Kenneth Botham Jr.’s lawyer wants the death penalty thrown out and a murder trial jury to be selected outside Mesa County.
These were among motions filed Wednesday on behalf of the Grand Junction man in district court where Botham faces a trial on four counts of first-degree murder.
Other motions also filed by Lee Foreman, a state deputy public defender, seek dismissal of the four murder counts as unconstitutional and the suppression of certain evidence gathered before, during and after Botham’s arrest last November.
Foreman, Mesa County Dist. Atty. Terrance Farina and Dist. Judge William Ela have yet to agree to a hearing date on the motions. However, Farina said the hearing would probably be held sometime in September.
Bodies found last fall
Botham, 28, is charged with the murders last August of his wife, Patricia, 25, and of Mrs. Linda Miracle, 24, and her two sons, Troy, 5, and Chad, 3. The two families lived across the street from each other on the 1900 block of Ouray. The four bodies were found in the Gunnison River over a six-day period last fall.
Botham is slated to go on trial for the murders on Nov. 8.
The longest of Foreman’s pre-trial motions concerns the death penalty. Colorado law says that upon conviction on a first-degree murder charge, a court or jury shall conduct a separate sentencing hearing to determine whether a defendant should be sentenced to death or life in imprisonment.
Foreman is arguing that such sentencing hearings call for a “series of uncontrolled, discretionary judgments that operate to spare the lives of some defendants while others in similar circumstances are sentenced to die.”
Foreman’s motion says that because this process is “arbitrary,” the death sentence represents the type of “cruel and unusual punishment” that is prohibited by the U.S. Constitution.
Foreman also is arguing that the factors that a court or jury must evaluate when considering imposition of a death penalty, such as whether the murder was committed “in an especially heinous, cruel or depraved manner,” are vague and poorly defined.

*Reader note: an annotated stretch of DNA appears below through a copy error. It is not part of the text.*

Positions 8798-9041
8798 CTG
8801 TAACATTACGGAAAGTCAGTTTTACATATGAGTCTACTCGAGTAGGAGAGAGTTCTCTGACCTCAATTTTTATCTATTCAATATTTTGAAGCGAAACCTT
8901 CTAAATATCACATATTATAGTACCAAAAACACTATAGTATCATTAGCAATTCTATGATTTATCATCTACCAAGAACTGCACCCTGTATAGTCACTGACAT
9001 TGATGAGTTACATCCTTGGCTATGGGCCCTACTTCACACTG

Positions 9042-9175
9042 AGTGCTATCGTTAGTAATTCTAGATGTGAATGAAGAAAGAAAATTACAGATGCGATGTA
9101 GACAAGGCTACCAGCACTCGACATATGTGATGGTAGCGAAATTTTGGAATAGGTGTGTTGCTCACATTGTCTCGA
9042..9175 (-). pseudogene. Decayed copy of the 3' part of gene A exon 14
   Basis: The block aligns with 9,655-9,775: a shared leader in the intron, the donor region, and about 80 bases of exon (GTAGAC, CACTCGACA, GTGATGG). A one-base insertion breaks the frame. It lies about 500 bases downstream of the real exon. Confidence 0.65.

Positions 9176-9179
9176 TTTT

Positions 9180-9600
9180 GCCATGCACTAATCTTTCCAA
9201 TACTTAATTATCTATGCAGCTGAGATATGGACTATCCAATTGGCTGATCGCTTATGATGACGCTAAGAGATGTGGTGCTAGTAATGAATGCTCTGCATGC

For these reasons, he is asking Ela to strike consideration of the death penalty in the Botham case.
In conjunction with this motion, Foreman is also asking for a detailing by the district attorney’s office of the factors that would justify consideration of the death penalty in the Botham case.
Foreman is seeking to have the jurors for the trial selected from outside Mesa county because of the publicity the four murders have generated in the area.
This is the same argument used by Foreman when he sought to have the entire trial held outside Mesa County. Judge Ela denied that request earlier this year and the Colorado Supreme Court last week declined to hear an appeal of this ruling.
In maintaining that the first-degree murder charges against Botham are unconstitutional and thus should be dismissed, Foreman argues in his motion that such charges cannot be distinguished in Colorado law from second-degree murder charges.
As a result, Foreman says, Botham’s rights to due process under the law are violated by the “arbitrary filing of a greater charge when a lesser charge, that is indistinguishable, could have been filed.”
Another of Foreman’s motions ask that any statements taken from Botham or evidence gathered from his person, home or place of employment be suppressed.
Farina said Wednesday afternoon he plans to contest all of Foreman’s motions.
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